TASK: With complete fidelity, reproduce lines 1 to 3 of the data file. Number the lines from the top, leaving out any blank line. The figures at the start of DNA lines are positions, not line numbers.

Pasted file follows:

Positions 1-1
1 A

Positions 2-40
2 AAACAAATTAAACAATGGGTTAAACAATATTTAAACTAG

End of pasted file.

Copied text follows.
Positions 1-1
1 A

Positions 2-40